If you find that you are not being as productive as you want, then there is likely a weakness (or two or three) holding you back. Don’t be shy about this. We all have weaknesses because we are human. Admit your weaknesses. If you do, you can start to work on them and increase your productivity as a result.
6 Weaknesses That Will Hold You Back From Being As Productive As You Want
You can be a lazy person and still get things done. In fact, some people say that some lazy people get things done the quickest because they look for the easiest ways to finish what they need to finish.
But, if you are lazy and a procrastinator, that’s a recipe for productivity disaster.
Procrastination is easy to spot.
- If you put things on your to-do list off for things that you would rather be doing, then you are a procrastinator.
- If you spend more time watching YouTube than you do checking off the tasks you set out for the day, then you are a procrastinator.
- If you find yourself running around at the end of the day trying to finish off all those things you need to do, even though you had plenty of time during the day, you are a procrastinator.
You are putting things off because you don’t want to do them. But, it’s fixable because there is a reason for that. Find your reason for procrastination and fix it.
For instance, if you are lacking motivation for doing what you need to do, try getting clear on what you want out of life and how your to-do list will help you get there.
Or, if you feel overwhelmed by all you have to do, simplify your to-do list by only tackling the most important things.
While multitasking can be good in some situations, very few people can multitask consistently without getting bogged down. Most people find that switching from one focus to another costs them time, energy, and even money. In fact, experts say that it can take up to 25 minutes to get back into gear when you’re distracted by something.
Therefore, if you are switching between social media and work, for example, you are costing yourself time on your work as you think about your friend’s update or the latest tweet or picture or whatever as you try to get back to work and into the flow.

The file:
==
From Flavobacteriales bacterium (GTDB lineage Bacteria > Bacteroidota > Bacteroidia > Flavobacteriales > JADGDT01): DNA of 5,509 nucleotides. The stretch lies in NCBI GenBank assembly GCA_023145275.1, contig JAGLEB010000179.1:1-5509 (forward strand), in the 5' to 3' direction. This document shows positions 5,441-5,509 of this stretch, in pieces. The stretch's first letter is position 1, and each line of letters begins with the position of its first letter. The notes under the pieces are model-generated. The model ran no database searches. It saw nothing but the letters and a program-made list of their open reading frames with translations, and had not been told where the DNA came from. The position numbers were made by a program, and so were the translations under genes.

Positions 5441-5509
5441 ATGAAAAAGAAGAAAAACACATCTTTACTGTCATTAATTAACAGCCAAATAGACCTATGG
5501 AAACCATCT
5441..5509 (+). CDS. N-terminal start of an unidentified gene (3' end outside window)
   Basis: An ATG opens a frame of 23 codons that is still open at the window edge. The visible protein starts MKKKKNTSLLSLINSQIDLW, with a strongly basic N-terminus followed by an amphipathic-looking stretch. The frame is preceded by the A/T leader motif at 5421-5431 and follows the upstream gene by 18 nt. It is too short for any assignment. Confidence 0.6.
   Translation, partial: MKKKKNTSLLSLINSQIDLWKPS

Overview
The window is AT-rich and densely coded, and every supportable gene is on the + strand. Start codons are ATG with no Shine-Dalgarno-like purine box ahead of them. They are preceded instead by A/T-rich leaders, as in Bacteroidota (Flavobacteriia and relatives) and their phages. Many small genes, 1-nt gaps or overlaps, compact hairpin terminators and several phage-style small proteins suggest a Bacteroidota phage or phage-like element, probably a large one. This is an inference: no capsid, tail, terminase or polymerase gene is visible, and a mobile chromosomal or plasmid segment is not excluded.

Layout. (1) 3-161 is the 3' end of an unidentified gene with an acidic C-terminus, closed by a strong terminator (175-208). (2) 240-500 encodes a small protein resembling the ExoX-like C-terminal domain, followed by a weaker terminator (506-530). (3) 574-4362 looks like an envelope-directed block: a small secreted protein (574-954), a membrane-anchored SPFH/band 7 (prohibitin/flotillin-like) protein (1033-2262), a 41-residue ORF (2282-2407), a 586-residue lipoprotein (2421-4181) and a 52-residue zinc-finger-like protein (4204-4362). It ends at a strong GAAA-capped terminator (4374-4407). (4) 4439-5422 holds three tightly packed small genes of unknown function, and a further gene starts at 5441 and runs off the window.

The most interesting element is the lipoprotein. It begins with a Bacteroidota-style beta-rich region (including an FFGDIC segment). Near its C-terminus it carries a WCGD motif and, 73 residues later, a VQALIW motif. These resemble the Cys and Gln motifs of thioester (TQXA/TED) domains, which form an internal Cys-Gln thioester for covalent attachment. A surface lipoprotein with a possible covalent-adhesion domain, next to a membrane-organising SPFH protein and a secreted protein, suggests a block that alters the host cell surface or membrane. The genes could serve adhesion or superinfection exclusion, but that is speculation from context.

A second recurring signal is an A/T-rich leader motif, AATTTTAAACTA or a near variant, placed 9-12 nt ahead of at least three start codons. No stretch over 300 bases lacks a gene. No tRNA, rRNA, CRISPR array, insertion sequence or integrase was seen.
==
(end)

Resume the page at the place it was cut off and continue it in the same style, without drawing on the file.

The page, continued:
Following is a great video that explains why multitasking affects our productivity and what we can do about it.
In case you didn’t watch, following are the three things the speaker says to do to eliminate multitasking.
- Eliminate the potential for distraction.
- Set certain times to complete certain tasks, otherwise known as time blocking.
- Practice mindfulness.
3. Trying To Do Too Much In Your Day
It doesn’t seem like it should be a weakness, but it is. When you schedule in more tasks than you actually have time for, you are setting yourself up for failure every single day.
You can’t fit 24 hour’s worth of stuff to do into 12 hours. It’s impossible. But, without that realization, you will beat yourself up for not getting done what you set out to do, stress yourself out, and affect your productivity negatively as a result.
You got to get clear on what’s most important to you and then sit down and be realistic about what you can and cannot do in your day. That’s why time blocking is so important. It gives you the ability to lay out what you want to do in realistic times.
When I first started blogging over 10 years ago, I had 5 different websites that I wanted to post on every day. Obviously, I didn’t do that because the time it took for one post could easily take up a day. I had to sit down and get realistic about how long it took me to write, edit, and post, and then create a daily schedule that allotted enough time for me to do what I wanted to do. I whittled my way down to working on a few sites per day and accomplishing realistic things in the time I had.
Not sure what to focus on during the day? Here’s an article on how to find your most important tasks for the day. You can also take something like the Lifebook Quest, which helps you get clear on what you want and how you are going to get there each day.
4. Trying To Do Important Tasks During Your Least Productive Hours
You may have personal and work tasks that you want to get done each day. Some of them may be fun, and some of them may require a little more motivation and commitment from you. If you wait until your least productive hours to do the things that require motivation, you are going to have a much harder time getting things done than if you were to schedule them in for your most productive times.
I think we all know when we have the most energy and ability to focus. It’s really important to pay attention to your body and acknowledge that there are some moments you need to focus on certain things or else you will not be productive throughout your day. This may require some shifts in your daily schedule, but it will be worth it if you can pull it off.